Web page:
When you’re made redundant, you may have to live on benefits for a while. So how does your redundancy package affect your eligibility?
Voluntary Redundancy and Benefits Entitlement
If you leave your job voluntarily, unemployment benefits are normally not payable (for six months). People who are made redundant should not be affected by this. However, people sometimes wonder how accepting voluntary redundancy accepts their eligibility for benefits. It does not. The resulting unemployment is still considered involuntary and those affected should be able to receive Jobseeker’s Allowance without any problems.
Occasionally, however, people have been known to encounter some difficulties in relation to this question because of poorly-informed clerical staff at the Jobcentre. If it comes to that, you may need to appeal a wrongful decision. In the end, though, you should win. Omitting the word voluntary from the description of why your last job ended is sometimes said to help avoid these kinds of misunderstanding.
Accepting an Alternative Job and Benefits Entitlement
Sometimes your employer will offer you another job as an alternative to making you redundant. If you feel that the new job differs substantially from your old one, and reject it for this reason, your unemployment will still be considered the result of a redundancy and therefore involuntary.
If you’re not sure whether the new job is right for you but would like to try it out, you are entitled to do it for a trial period. By statute this should be at least four weeks, although you and your employer can agree to a longer trial period. If, during the trial period, you decide that the new job isn’t right for you, and leave, you will still be considered to have been dismissed by reason of redundancy and therefore involuntarily unemployed.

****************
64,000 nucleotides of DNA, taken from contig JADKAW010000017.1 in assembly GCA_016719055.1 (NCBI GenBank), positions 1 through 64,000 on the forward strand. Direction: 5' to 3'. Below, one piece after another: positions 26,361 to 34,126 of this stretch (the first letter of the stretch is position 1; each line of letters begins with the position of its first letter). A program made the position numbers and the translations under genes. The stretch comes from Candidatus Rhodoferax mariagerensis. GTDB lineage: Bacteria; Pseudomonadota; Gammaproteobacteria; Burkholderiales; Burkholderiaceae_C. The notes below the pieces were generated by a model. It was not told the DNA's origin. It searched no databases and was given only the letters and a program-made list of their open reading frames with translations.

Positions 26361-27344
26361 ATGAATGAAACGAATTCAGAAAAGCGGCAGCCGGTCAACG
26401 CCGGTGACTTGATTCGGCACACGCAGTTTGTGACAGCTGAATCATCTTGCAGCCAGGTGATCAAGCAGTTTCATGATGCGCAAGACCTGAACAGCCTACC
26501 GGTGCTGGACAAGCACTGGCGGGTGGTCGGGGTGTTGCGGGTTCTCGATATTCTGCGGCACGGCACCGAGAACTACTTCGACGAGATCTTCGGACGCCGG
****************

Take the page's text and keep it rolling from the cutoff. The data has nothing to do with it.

Refusing an Alternative Job and Benefits Entitlement
The only circumstance in which being offered another job by your employer might give rise to difficulties is if there is a disagreement about whether or not the new job is equivalent to the old one. If you say it is not and your employer says it is, it’s conceivable that the Jobcentre staff might take the view that your unemployment is voluntary. In this case, your employer would probably also refuse to pay you a redundancy payment. You could appeal the matter to an Employment Tribunal for a final adjudication. Presenting evidence to the Jobcentre staff that the matter is under appeal to an Employment Tribunal should secure your access to benefits pending the judgement.
Redundancy Payments and Benefits
Provided you have two years of continuous service with your employer, you should receive a redundancy payment when you leave. Although statutory redundancy payments tend not to be very high, if you have a more generous contractual arrangement, or if you have been with your employer for a long time, the amount involved may be substantial.
Many state benefits are means tested, although not all. Unless you immediately spend your redundancy lump sum, for example by paying down debt you have, for the purposes of means assessment, it will count as savings. Large savings may reduce the amount of benefit you get or even mean that you won’t get any. This subject is explored more fully in a separate article so will not be dealt with further here.
Redundancy and Benefits – Conclusion
If you’re facing redundancy, the harsh reality is that you may be dependent on benefits until you find another job, so it’s important to how the choices you make, and the redundancy package you get, can affect your entitlement. You may want to look at the various ways to invest a redundancy package, here.